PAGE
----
2021 had been a year on tenterhooks, ricocheting from hope to gloom to a flat wait-and-see state. India in a whack-a-mole mode was setting records administering vaccines to its vast population, and just as fast new Covid-19 variants – Kappa, Delta, Omicron – kept appearing to strain existing relief measures.
Normalcy emerged in pockets and hence a significant population continued to operate remotely, hopeful the vital power infrastructure would support the new normal. Fact is, nothing can function without power. Not even national aspirations and targets.
At this year’s climate summit in Glasgow, India took a five-point pledge to bring its carbon emissions to a net-zero by 2070. That’s a tall order. As per the Council of Energy, Environment and Water, we are talking about 5,630 GW of new solar and 1,792 GW of new wind power, electricity’s share in industrial energy galloping to 65% from the 16% at present, and much more. It could be a whopping cheque of $10.1 trillion, about $8.4 trillion toward the power sector alone.
In the 2070 scenario envisioned at the COP26 summit, electricity will form the backbone of the entire energy system. Alongside a heavy penetration of renewables into the grid on the supply side, there will be new energy carriers such as green hydrogen and a higher count of electric vehicles (EVs) drawing heavily from the grid.
As of 2021, on-ground reality flashes a mixed report card. While India has achieved universal electricity access, energy efficiency and power quality continue to be vastly unexplored areas. Power transmission and distribution losses are more than twice the world average, while grid modernisation and digitalisation have a long way to go.
Even though global EVs sale in 2020 hovered around 2.3 million, they accounted for barely 1.3% (or 236,803 units) of total vehicle sales in India during 2020-21. Charging infrastructure leaves a lot to desire. Further, while EVs are vital for the energy transition, they can be a bane for an aging grid that is increasingly coming under pressure from new forms of load.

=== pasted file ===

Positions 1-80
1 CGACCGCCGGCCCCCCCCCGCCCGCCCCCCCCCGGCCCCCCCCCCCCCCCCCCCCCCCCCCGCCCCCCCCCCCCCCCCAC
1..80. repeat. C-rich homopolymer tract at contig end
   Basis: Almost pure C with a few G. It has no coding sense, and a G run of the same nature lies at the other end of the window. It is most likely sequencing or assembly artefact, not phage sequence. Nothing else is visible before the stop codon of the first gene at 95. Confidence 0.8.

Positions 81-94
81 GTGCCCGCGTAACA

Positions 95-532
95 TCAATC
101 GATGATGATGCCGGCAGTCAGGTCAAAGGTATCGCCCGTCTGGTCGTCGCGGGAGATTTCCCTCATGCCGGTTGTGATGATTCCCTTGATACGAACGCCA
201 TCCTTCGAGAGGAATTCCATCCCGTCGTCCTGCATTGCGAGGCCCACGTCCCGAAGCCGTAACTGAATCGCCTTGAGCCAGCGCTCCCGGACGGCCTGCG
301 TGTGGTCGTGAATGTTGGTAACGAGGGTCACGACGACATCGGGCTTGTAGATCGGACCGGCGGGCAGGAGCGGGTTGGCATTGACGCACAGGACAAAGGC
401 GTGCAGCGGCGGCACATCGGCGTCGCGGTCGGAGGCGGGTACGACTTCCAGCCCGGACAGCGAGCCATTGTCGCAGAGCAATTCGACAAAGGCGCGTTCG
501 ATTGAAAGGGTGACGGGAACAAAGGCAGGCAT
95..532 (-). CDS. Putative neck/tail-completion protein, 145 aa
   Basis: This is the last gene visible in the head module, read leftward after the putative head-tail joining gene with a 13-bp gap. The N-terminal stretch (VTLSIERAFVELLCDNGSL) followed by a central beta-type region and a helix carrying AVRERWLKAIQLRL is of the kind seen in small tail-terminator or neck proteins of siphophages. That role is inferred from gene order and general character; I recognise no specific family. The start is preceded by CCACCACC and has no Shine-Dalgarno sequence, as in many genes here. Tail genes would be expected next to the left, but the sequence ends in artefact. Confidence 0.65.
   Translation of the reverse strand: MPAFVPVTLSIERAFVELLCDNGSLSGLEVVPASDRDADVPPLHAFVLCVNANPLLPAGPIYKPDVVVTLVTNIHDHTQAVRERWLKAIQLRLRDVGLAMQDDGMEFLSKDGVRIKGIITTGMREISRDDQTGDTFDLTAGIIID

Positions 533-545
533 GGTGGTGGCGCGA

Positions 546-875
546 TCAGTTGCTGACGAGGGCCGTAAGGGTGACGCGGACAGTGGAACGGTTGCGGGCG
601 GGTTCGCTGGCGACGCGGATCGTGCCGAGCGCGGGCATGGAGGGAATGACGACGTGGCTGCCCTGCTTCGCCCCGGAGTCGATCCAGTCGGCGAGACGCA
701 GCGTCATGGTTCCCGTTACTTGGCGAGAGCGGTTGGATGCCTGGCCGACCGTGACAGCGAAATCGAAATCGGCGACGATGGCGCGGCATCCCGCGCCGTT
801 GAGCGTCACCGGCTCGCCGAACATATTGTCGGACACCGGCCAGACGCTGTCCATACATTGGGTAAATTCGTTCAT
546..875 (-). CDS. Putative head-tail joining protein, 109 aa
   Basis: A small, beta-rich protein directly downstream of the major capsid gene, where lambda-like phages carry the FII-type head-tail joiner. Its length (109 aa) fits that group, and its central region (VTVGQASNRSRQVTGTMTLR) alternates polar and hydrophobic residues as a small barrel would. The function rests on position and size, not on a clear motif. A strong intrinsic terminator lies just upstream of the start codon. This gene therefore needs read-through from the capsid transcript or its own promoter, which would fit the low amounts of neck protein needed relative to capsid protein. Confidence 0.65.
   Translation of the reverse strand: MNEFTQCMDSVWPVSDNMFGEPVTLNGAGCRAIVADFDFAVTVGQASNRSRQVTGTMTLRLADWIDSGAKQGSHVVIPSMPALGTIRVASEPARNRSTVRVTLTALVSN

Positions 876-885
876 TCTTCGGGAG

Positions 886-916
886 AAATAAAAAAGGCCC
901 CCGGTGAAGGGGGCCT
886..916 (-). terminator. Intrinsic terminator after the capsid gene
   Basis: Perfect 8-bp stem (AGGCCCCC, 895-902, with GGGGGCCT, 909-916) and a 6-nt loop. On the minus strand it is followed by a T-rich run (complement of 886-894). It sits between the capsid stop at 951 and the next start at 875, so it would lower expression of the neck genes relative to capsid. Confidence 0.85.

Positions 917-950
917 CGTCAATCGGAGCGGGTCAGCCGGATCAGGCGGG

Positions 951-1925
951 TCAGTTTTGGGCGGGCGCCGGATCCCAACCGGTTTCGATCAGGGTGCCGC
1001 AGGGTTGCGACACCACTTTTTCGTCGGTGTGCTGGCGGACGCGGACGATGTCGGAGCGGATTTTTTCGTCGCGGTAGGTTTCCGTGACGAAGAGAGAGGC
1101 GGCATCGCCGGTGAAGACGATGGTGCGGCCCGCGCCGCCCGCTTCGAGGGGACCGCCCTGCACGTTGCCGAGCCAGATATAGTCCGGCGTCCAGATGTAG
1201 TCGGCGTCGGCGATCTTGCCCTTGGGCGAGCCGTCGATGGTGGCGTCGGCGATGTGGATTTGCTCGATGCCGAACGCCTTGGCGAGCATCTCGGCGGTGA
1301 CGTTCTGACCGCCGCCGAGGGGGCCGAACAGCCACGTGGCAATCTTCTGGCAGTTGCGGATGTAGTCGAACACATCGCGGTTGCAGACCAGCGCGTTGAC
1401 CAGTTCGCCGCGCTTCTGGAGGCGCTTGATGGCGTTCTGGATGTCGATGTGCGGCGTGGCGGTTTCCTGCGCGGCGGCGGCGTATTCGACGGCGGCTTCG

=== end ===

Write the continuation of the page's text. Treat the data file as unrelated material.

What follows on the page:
Let’s then talk about the energy mix. Although our total installed renewable energy capacity has crossed 150 GW, coal remains the dominant source of energy in the country. At COP26, India changed its stance on the dry fuel to phase-down from phase-out, for the transition away from coal is not going to be an easy one.
To make good on its climate pledges and sustain progress on its Nationally Determined Contributions, India needs multi-faceted progress. As fast as cleaning the energy supply, it must upscale the grid and transform the devices, such as EVs, and sectors, such as oil and gas, cement and steel, that rely on it. This will require next-level planning and collaboration between various stakeholders — industry, policymakers, civic authorities, academia, and research — to fine-tune current realities with long-term goals.
The two years of Covid-19-led unprecedented disruption has ushered in a faster adoption of and adaptation to digital power technologies in traditional sectors such as transmission works and rail. It has also brought in fresh fervor toward sunrise sectors such as renewables – from the government through productivity-linked incentive (PLI) schemes and from corporates via investment in green businesses.
Signs of renewed business activity and decision making in high-growth segments such as data centers and metros are appearing. We are also seeing recovery in core sectors which can lead to a faster pickup in demand for power and use of artificial intelligence, edge computing, and the Internet of Things (IoT) for grid modernisation.
According to Gartner, as hybrid work takes hold in the country, spending on IT by Indian firms toward innovation and modernisation of legacy systems, among others, is likely to hit $101.8 billion in next year, up 7% from 2021. This can bring in confidence among industries to digitalise critical power equipment and create new investment opportunities. This will also augur well for the entire power value chain, right from generation, transmission, distribution, to consumption that requires a digital upgrade.
2022 may not be a perfect year but it is a year that beckons opportunities in the right direction.
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